Your Inspiring Stories: Lovaine Cohen
Lovaine was diagnosed with Ankylosing Spondylitis (AS) about 20 years ago. As a result, she has lived with chronic pain for a very long time. She’s also had both of her hips replaced and has some fusion in her upper neck.
In this post, read about Lovaine’s journey with AS and how she changed her victim mentality mindset.
I have lived for over 20 years with Ankylosing Spondylitis with difficulties, twists, and turns.
I was a healthy kid and ran on my junior high track team, played volleyball, floor hockey, and competitive soccer. I loved sports.
My aunt, who was a nurse, noticed one day that my neck looked larger than normal, so she suggested my mom have my neck looked at. The doctor diagnosed me at age 12 with my first autoimmune disorder called Graves’ Disease.
This is a disorder resulting in an overactive thyroid and causes symptoms such as hair loss, brittle nails, and sleep problems. But to be perfectly honest, I wasn’t suffering from any of these symptoms, so the diagnosis came as a complete surprise to everyone.
My disease was treated with medication for a year and went into remission. After that point, I had a pretty normal childhood.
So now, fast forward to 25 years ago. One morning while lying in bed, I had a slight pain at the base of my spine. I tried to get up so I could get ready for work. But I couldn’t.
I sat up a third of the way and I was pretty scared because this came out of nowhere and my body was as stiff as a board. I freaked out because my husband and I were about to go on a big 6 week European backpacking adventure. How the heck was I supposed to schlep a backpack if I couldn’t even get out of bed?
Eventually, my body relaxed and I could get up as if it had never happened. I brushed it off to the possibility that I slept in a funny position the night before.
Over time, a slight pain developed in my left hip that gradually got worse. I couldn’t figure out what was wrong, so I saw a rheumatologist who diagnosed me with AS.
“It upset me that I had an incurable chronic disease. But it relieved me to know what was wrong with my body.”
It upset me that I had an incurable chronic disease. But it relieved me to know what was wrong with my body.
Prior to my first hip surgery in 2008, I was living in 9 years of pain hell. I went from being an independent woman to physically relying on my husband for my daily needs. I appreciated that my husband was there in my darkest period of my life to take care of me and our 2 young children. But I mourned all that I had lost, such as my friendships, my ability to earn an income, and being an active mom.
Just before my surgery, I was housebound and lived on the first floor of my house, lost 20 pounds, and was very sad. I didn’t want anyone near me, including my children, because the slightest touch caused unbearable pain.
Thank God for my first total hip replacement surgery. It was life changing and was the turning point to my new mentality.
For the first time in many years, I had no pain in my left hip. I could think more clearly than I had in a very long time. My thoughts were now “why is this happening FOR me” vs “why is this happening TO me?”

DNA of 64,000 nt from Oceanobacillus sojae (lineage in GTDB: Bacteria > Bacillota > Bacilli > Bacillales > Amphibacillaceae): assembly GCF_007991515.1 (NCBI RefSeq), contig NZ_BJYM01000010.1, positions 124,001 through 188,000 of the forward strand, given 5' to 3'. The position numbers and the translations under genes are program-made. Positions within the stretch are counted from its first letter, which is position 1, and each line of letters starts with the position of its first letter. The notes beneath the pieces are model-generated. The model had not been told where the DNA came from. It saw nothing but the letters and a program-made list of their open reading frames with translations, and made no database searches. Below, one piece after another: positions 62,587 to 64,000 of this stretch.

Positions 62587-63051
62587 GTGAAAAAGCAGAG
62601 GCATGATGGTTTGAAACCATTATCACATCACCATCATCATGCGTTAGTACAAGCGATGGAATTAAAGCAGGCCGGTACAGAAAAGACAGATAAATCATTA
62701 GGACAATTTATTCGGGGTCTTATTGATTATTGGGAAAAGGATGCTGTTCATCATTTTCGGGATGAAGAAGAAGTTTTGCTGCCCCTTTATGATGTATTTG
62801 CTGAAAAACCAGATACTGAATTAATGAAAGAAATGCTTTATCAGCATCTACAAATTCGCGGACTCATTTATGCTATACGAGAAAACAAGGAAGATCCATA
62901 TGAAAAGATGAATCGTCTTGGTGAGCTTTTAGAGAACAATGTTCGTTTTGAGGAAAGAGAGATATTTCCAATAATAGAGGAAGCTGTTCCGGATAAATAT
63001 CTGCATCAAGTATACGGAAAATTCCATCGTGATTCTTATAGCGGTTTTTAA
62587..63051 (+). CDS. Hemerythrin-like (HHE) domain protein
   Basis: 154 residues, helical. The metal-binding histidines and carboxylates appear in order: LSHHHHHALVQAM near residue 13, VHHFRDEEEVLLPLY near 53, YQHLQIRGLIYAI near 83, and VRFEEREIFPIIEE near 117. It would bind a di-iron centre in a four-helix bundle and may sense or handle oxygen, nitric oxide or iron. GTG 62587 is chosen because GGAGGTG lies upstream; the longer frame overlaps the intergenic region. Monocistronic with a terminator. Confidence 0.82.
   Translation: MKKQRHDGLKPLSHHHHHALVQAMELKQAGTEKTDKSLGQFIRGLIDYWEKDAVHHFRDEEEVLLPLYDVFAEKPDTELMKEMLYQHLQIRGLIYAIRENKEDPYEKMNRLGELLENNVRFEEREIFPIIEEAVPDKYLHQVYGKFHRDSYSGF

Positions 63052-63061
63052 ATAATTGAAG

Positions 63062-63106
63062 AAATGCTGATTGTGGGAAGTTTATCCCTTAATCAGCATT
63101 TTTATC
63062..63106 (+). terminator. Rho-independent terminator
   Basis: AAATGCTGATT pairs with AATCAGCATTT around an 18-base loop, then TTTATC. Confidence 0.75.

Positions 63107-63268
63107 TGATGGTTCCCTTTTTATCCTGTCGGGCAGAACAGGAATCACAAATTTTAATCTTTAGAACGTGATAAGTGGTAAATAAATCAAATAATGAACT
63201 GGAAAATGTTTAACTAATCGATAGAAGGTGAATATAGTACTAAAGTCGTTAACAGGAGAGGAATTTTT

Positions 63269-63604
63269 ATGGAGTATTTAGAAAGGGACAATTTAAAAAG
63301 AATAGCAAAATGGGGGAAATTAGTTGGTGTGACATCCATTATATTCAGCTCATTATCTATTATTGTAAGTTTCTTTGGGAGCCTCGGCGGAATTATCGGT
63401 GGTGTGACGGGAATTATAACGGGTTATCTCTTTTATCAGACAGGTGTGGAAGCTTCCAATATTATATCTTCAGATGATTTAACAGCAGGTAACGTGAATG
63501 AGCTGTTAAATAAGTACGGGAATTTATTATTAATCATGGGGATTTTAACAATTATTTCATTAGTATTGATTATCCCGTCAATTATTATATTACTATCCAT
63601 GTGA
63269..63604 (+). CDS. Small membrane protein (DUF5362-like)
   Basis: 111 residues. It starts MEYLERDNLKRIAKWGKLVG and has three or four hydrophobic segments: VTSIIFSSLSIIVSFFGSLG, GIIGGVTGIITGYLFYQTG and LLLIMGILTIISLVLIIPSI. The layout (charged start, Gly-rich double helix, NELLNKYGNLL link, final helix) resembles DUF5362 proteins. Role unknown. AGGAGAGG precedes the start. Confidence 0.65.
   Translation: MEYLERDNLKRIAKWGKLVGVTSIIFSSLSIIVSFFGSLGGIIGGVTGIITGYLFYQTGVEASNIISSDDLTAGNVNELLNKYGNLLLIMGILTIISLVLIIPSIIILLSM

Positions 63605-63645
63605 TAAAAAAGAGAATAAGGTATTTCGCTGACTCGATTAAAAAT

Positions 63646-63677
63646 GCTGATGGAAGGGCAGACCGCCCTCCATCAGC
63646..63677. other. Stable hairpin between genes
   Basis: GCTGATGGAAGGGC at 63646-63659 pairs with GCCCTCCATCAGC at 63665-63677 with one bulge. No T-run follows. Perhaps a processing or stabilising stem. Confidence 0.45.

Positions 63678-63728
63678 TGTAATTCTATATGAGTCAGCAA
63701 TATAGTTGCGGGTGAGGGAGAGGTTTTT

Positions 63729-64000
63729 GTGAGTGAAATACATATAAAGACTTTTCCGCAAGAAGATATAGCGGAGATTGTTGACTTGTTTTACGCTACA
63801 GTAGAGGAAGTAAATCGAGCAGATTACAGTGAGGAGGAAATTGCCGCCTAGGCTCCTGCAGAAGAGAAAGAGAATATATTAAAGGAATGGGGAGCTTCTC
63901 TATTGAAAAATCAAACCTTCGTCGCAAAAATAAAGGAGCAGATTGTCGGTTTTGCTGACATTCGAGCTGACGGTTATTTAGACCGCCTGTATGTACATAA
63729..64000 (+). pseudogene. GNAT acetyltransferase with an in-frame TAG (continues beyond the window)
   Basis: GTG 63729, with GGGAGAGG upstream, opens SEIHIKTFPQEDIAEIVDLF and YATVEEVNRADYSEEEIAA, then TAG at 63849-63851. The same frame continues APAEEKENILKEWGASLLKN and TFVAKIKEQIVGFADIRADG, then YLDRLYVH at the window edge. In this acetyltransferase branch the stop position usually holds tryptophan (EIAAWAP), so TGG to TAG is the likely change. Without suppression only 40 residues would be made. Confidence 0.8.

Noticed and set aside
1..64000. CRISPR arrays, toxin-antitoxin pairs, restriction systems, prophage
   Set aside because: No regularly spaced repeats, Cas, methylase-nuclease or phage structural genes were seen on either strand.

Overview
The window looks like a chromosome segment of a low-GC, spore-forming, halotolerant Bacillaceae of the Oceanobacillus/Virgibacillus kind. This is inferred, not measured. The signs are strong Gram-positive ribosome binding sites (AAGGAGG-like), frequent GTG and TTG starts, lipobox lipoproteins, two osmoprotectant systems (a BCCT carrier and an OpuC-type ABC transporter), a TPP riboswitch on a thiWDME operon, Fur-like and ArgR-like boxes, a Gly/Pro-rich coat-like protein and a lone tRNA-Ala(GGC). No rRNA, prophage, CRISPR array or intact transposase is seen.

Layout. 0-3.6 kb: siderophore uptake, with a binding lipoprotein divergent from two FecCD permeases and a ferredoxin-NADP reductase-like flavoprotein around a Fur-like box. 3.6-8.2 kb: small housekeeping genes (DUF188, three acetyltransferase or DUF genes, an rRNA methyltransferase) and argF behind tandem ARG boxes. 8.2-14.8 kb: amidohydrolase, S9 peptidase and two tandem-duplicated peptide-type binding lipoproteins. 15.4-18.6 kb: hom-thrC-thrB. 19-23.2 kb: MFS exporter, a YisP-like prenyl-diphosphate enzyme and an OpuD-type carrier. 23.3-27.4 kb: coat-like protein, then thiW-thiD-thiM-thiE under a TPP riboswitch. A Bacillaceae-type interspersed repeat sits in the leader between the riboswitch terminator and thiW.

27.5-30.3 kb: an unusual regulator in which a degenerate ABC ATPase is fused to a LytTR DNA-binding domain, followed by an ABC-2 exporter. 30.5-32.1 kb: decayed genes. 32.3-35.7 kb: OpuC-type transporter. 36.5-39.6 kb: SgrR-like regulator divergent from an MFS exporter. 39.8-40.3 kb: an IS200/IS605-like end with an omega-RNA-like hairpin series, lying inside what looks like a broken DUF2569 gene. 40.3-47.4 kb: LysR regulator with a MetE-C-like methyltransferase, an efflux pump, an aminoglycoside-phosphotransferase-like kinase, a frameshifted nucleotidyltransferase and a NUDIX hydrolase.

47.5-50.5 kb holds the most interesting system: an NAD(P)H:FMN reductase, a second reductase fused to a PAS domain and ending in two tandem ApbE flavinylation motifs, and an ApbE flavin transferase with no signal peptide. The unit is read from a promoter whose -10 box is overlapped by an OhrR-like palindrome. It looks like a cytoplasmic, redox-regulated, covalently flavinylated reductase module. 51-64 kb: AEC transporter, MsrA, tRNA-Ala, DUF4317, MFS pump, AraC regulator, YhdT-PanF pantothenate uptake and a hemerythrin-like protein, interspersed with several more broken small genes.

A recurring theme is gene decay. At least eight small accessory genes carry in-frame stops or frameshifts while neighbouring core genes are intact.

I was so happy that my mind no longer focused all day on pain anymore, and I embarked on an inner soul journey. I read Louise Hay’s book “You Can Heal Your Life” and the exercises within her book were a jumping off point to look back to my past so I could move forward with my life.
During my soul searching, my surgeon replaced my right hip the following year because the cartilage was slowly deteriorating. I had no plans to go through all that misery all over again.
Although I underwent intense rehabilitation after both surgeries, my inner work mentally prepared me for the challenges of my second rehab.
“I always believed I was a victim of my chronic pain. But the opposite is true. I am a victor.”
I always believed I was a victim of my chronic pain. But the opposite is true. I am a victor. I understand that continually working on my mentality and keeping a positive attitude towards my disease is imperative for my survival. Chronic pain doesn’t define who I am because I’m not my pain. I’m a wife and mother with hopes, goals, and dreams.
Today, I’m a health coach specialising in chronic pain management after leaving my corporate career of 10 years. I teach chronically ill women how to reduce their pain so they can get a good night’s sleep and live a new normal with their illness.
Chronic pain can take everything you love away from you, leaving you broken and afraid, but you have 2 choices. Fight back swinging with all that you’ve got or succumb to a life of darkness filled with despair and hopelessness.
Take your life back one day at a time. Keep your focus on what you are most grateful for. Do your best to live in the present moment, because the present moment is the only point in time that truly exists. Not yesterday or tomorrow. TODAY.
Lovaine Cohen is the founder of the Holistic Healing Method, her signature personal coaching program. She also writes on her chronic illness blog and is a website and social media audit consultant.
She also recently wrote a guest post for my blog – 9 Best Tips for Treating Chronic Pain, so be sure to check it out.
Do you have an inspiring scoliosis and/or chronic pain story? I would love to feature it on my blog. If you are interested, in this or writing a guest post, please do contact me 🙂
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I had scoliosis surgery in 2010 and blog about my experiences living with scoliosis. My aim is to raise awareness of scoliosis and help and inspire others with the condition.